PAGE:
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This diagram uses an interaction frame to model an if statement. It also depicts the traditional way of modeling a loop using an iteration marker, an asterisk, to indicate that the use-case logic is potentially invoked several times.
Collaboration diagrams were renamed communication diagrams, and state chart diagrams are now state machine diagrams; however, the notations for these two diagrams, along with object diagrams, haven’t changed significantly. Communication diagrams are equivalent to UML sequence diagrams and are typically used when you need a bird’s-eye view of collaborating objects. State machine diagrams are used to explore objects and components that exhibit complex and different behavior, depending on its current state. For example, you can withdraw money from an active account, but not an overdrawn one—different states, different behavior. UML object diagrams are used to explore the relationships between instances of objects, although I seldom use them.
Timing diagrams, for exploring the changes in state over time of an object or component, have been added. Although business application developers will rarely need them, I suspect that the real-time community may find them very useful.
What Were They Thinking?
I find little use for two new diagrams in UML 2.0. The first is the composite structure diagram, which is used to show the objects involved in a collaboration. I’ve heard that this is good for describing design patterns, but frankly, I think that a combination of class diagrams and sequence diagrams is more effective: They show greater detail, and developers are already familiar with them. The second questionable addition is the interaction overview diagram, which depicts a collection of interaction frames with flow between. It’s too complex to sketch effectively on a whiteboard, and although a CASE tool vendor could do something interesting with it, gut feel tells me that this will be a low priority. I suspect that these two diagrams will receive scant attention in coming years.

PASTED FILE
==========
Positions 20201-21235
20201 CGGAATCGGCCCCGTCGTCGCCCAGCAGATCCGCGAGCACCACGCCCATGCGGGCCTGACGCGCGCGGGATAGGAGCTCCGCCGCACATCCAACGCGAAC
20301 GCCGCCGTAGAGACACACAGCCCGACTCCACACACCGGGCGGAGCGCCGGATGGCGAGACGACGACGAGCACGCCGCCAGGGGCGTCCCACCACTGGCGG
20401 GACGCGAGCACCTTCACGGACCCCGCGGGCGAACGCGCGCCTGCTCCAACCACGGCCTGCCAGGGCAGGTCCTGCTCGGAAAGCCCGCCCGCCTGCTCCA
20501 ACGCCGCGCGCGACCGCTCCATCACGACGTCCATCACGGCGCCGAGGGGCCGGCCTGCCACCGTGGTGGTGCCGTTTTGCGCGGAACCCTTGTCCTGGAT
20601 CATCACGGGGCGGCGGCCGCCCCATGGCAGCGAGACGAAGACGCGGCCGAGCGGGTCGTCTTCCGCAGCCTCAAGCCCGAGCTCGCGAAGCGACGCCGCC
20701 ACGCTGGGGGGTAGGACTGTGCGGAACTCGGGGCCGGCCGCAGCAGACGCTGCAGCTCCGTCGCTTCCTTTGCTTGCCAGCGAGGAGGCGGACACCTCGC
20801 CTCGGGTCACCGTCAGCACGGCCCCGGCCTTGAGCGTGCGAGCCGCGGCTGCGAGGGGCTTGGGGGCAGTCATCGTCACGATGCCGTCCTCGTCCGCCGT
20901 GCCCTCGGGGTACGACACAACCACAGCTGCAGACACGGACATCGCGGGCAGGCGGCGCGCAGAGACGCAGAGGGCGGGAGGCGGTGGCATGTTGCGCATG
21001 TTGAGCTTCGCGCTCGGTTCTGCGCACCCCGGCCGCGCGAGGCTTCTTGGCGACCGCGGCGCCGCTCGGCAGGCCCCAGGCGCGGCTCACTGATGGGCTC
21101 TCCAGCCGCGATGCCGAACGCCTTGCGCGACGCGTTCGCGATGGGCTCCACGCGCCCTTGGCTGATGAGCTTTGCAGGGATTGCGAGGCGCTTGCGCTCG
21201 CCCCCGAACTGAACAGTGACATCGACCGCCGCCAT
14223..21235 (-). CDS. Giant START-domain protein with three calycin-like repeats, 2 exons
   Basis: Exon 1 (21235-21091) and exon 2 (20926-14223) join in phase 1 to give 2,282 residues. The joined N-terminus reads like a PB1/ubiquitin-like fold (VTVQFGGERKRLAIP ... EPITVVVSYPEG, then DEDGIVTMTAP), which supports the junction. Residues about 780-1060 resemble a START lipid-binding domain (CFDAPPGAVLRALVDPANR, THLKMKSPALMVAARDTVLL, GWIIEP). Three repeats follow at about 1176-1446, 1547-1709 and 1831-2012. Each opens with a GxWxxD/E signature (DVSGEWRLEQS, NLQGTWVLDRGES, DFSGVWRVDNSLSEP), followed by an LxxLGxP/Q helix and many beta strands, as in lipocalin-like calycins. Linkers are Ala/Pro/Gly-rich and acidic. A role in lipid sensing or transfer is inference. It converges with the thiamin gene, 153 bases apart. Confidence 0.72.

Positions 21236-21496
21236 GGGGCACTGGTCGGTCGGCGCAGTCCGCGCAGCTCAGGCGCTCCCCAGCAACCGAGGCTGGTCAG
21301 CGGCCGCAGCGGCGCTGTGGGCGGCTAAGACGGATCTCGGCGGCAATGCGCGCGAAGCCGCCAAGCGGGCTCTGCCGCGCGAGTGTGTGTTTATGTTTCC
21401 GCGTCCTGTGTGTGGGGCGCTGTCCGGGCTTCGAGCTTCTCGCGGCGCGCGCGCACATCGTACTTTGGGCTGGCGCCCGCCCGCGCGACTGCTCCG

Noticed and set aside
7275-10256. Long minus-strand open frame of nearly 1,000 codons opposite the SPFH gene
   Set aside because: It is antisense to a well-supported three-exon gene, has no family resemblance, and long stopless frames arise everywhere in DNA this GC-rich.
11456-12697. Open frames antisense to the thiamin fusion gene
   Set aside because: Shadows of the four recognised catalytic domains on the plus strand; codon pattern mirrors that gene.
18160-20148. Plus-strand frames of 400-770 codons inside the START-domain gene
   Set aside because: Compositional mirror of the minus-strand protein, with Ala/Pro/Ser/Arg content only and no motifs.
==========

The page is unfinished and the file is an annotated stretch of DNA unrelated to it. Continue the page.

The OMG Just Doesn’t Get It
Why is the release of UML 2.0 a non-event? Because it doesn’t address any of UML 1.x’s gaping holes. Every single system that I’ve ever built implements business rules and a user interface, and uses a database to persist objects—yet these three issues still haven’t been addressed. Yes, a business rules working group exists within the OMG, so I hope we’ll see something in UML 2.1. However, UML still doesn’t address user interface development, a serious problem when you consider that the user interface is the system to most users. Several methodologists—including Craig Larman, Jim Connalen, Geri Winters and myself—have suggested approaches to user interface flow modeling (storyboarding) using UML, but no official effort to develop a common profile exists.
UML’s lack of a data modeling profile is of particular concern to me, and several unofficial efforts are underway. IBM Rational has published its own data modeling profile (but unfortunately it’s constrained by their toolset). Oracle includes UML data modeling in JDeveloper 10i, but at press time they hadn’t published a publicly available profile for that work. I maintain a profile, which is effectively open source—anyone, OMG member or not, may contribute. Several tool vendors are looking at it, and some are contributing, so it leads me to question whether the IT industry even needs the OMG to develop UML anymore—if we can develop software in an open-source manner, why can’t we also create a standard modeling language? Needless to say, I’d like to see a similar effort for user interface modeling, or, for that matter, other forms of modeling, to help prove my point.
UML and agility are orthogonal concepts—you can be agile using UML or non-agile; it’s up to you. My advice is to keep your modeling efforts simple, inclusive, cooperative and focused on value. Agile models are just barely good enough, and I’ve found that UML models can be just as agile as non-UML models. The vast majority of models are sketches done on whiteboards that are quickly discarded once they’re no longer needed, and that’s perfectly fine. Modeling, including but not limited to UML, is an important part of any agilist’s toolkit.
Editor’s Note: The two diagrams are modified from The Object Primer, 3rd Edition: Agile Model Driven Development with UML 2, to be published in March 2004 by Cambridge University Press.
Scott Ambler is a senior consultant with Ronin International Inc. His latest book is Agile Database Techniques from Wiley Publishing.